Third, in regards to the AYB, the general consensus is some volumes are not worth the time it takes to throw them in the trash.  However, some are standards in Biblical research and should be treated as such.  The AYB Leviticus Milgrom volumes are not going to be replaced in the level of scholarship in the world of commentaries for the foreseeable future, but maybe even ever.  With that being said, Milgrom was lost.  He was a Rabbi.  So, what can we get from those commentaries.  Do your research, there is a reason those three volumes are the 900 pound gorilla in the room of commentaries.  There is 2,700~ pages in those three volumes commenting on the "Levitical cult" from the point of view of a very conservative research Rabbi.  Think about it.  No, he's not going to show you Jesus in the Tabernacle, but think about it.  We still have other great conservative Leviticus commentaries to get what we need where we need it.  With all this being said, if you told me I would spend money to buy these three volumes and the commentator was not even born-again, I would scoff and call you insane.  Have some balance.  Buy the three Leviticus commentaries and learn something you could not learn anywhere else.  

I'm certain there are other commentaries in the AYB series which are nearly as or even as seminal as the AYB for their respective book.  I know the Amos commentary that just came out (1,024 pages for a 10 page book of the Bible), is supposed to be a respected as the Milgrom volumes, but I don't know that personally.  

I tend to buy commentary sets.  Just like I tend to buy albums of music and not individual songs.  But, with the AYB, I will step aside from my habits and buy a la carte.    

Wilson Hines

Posts 3238
Mattillo | Forum Activity | Replied: Thu, Feb 14 2019 5:55 AM

Thank you Wilson. You and I have similar thoughts. I bought the Leviticus commentaries and I'm excited to learn more about Judaism through them

Posts 373
Wilson Hines | Forum Activity | Replied: Thu, Feb 14 2019 6:06 AM

Kiyah:

Puddin’:
I am always dubious when I hear the term “liberal” inasmuch as this seems like a mere term of derision targeting anyone who doesn’t agree w. someone’s pet theology.

Precisely. I don't think liberal/conservative are helpful categories when assessing academic works because those terms tell you nothing about the quality of the scholarship. Also, "liberal" does seem to be a convenient label people place on stuff as a means of justifying the easy dismissal without examination/engagement of perspectives they may disagree with. It also seems to be a way people "scare" other people away from reading different perspectives. The original poster said people said to "stay away" from AYB because they are liberal. That's a shame that people think that way.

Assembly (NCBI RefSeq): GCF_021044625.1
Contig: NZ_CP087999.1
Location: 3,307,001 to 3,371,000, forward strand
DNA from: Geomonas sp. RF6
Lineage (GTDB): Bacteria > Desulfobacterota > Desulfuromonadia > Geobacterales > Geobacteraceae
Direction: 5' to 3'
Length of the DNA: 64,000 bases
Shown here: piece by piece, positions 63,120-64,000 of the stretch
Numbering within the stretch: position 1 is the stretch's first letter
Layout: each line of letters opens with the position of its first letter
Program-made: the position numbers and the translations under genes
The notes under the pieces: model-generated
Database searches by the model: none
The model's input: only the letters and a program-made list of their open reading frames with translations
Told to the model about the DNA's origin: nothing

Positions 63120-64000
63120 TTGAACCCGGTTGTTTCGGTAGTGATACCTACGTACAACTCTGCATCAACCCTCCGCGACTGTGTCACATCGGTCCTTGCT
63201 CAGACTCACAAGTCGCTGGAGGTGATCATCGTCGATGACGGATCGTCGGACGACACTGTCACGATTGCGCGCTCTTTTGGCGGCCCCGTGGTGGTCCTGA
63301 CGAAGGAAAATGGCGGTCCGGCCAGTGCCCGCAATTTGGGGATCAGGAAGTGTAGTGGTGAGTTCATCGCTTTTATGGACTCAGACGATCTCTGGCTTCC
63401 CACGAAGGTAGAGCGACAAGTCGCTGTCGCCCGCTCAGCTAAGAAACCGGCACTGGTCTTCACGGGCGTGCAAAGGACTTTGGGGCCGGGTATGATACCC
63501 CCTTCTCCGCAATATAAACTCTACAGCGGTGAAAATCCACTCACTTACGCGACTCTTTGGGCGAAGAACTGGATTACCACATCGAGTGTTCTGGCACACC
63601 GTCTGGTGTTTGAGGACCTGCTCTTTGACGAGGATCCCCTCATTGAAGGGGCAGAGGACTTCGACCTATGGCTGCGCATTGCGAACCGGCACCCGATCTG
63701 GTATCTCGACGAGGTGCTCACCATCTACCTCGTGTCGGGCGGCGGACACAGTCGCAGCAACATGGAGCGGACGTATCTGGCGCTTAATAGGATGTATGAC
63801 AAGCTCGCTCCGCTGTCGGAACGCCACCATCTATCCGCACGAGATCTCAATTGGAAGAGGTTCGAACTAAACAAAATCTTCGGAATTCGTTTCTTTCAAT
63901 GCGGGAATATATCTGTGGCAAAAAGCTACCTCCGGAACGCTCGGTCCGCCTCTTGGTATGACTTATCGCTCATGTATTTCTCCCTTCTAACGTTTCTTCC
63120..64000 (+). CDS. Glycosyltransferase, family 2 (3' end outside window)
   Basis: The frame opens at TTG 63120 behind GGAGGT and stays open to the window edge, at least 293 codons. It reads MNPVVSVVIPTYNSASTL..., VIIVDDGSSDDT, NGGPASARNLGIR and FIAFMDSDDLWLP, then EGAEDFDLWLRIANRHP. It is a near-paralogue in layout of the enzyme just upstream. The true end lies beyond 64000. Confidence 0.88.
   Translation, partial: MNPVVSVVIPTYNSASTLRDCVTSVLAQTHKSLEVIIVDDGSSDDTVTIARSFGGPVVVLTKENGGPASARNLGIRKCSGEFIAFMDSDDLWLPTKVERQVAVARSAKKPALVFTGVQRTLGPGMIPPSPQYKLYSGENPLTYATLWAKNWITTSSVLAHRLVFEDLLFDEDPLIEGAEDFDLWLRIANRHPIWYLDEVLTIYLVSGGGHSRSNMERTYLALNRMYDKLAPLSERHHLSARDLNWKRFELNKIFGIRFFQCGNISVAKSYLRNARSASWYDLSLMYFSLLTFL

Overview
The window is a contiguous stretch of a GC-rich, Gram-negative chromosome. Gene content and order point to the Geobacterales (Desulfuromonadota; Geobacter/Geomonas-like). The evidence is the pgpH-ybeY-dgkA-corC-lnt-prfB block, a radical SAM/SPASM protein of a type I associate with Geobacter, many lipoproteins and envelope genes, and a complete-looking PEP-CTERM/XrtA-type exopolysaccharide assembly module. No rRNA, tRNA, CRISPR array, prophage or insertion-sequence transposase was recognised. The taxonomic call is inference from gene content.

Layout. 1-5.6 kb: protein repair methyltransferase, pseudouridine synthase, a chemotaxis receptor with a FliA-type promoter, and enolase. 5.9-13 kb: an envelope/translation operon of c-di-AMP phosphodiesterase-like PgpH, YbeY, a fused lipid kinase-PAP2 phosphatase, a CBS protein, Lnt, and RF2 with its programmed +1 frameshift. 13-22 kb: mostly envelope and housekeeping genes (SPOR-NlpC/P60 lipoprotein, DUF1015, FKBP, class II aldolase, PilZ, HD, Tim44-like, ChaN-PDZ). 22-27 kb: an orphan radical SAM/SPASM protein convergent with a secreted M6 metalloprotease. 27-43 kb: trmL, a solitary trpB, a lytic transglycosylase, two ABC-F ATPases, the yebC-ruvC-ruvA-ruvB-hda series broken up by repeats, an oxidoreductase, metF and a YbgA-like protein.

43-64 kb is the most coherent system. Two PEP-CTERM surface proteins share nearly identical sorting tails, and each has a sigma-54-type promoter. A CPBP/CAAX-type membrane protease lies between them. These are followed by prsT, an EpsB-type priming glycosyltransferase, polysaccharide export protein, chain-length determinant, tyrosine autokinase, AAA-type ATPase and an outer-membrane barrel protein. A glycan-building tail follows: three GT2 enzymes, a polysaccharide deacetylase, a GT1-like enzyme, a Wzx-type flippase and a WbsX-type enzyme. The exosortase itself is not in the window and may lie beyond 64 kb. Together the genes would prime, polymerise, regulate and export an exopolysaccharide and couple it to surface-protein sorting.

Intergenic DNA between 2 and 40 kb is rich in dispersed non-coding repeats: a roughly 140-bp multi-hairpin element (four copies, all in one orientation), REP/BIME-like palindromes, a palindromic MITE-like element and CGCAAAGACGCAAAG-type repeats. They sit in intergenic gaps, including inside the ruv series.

I didn't want to get into all that and was trying to be more diplomatic, but since you brought it up I couldn't resist...pray for me. Wink

I'll get specific.  Liberal is a very, very (and I don't like using the word very) overused word.  

Liberal is denying the fundamentals of the faith.  Don't overcorrect and read "fundamentalism," as the connotation of these words have changed, especially in the past 20 years.  

The blood atonement.  The trinity.  Virgin birth.  The miracles in the Bible.  The resurrection.  The Ascension of Christ.  Jesus Christ was 100% God and 100% man.  The inspiration (verbal, plenary for me, but maybe not for you) of the Scriptures. Salvation by Faith alone. etc.  I could get a WHOLE lot more detailed than that, but when you get off this basic reservation, then you're liberal in my opinion.  Liberal is not whether or not you let your kids go to a movie theater.  

I think it's safe to say Jacob Milgrom (AYB Leviticus) was a liberal and thusly produced a liberal work.

Wilson Hines

Posts 1222
Mike Tourangeau | Forum Activity | Replied: Thu, Feb 14 2019 1:08 PM

Jonathan Ray:

  • Leviticus (Milgrom)
  • Jonah (Sasson)
  • Habakkuk (Anderson)
  • Luke (Fitzmyer)
  • Acts (Futzmyer)
  • John (Brown)
  • Romans (Fitzmyer)
  • 1 Corinthians (Fitzmyer)
  • Philemon (Fitzmyer)
  • Ephesians (Barth)
  • 1-3 John (Brown)
  • Revelation (Koester)

Can anyone point to any "stand outs" in the Prophets? I have picked up Hebrews and will pick up 2 Samuel but I could use some other voices in the Prophets. Thanks

Posts 246
Puddin’ | Forum Activity | Replied: Fri, Feb 15 2019 12:58 AM

Wilson, you stated, “The blood atonement.  The trinity.  Virgin birth.  The miracles in the Bible.  The resurrection.  The Ascension of Christ.  Jesus Christ was 100% God and 100% man.  The inspiration (verbal, plenary for me, but maybe not for you) of the Scriptures. Salvation by Faith alone. etc.  I could get a WHOLE lot more detailed than that, but when you get off this basic reservation, then you're liberal in my opinion.”

Interesting, for me, I would classify someone liberal that denies or rejects the plain declarations of God-breathed Scripture on any given dogma.  But, I am a sola-scriptura fella’.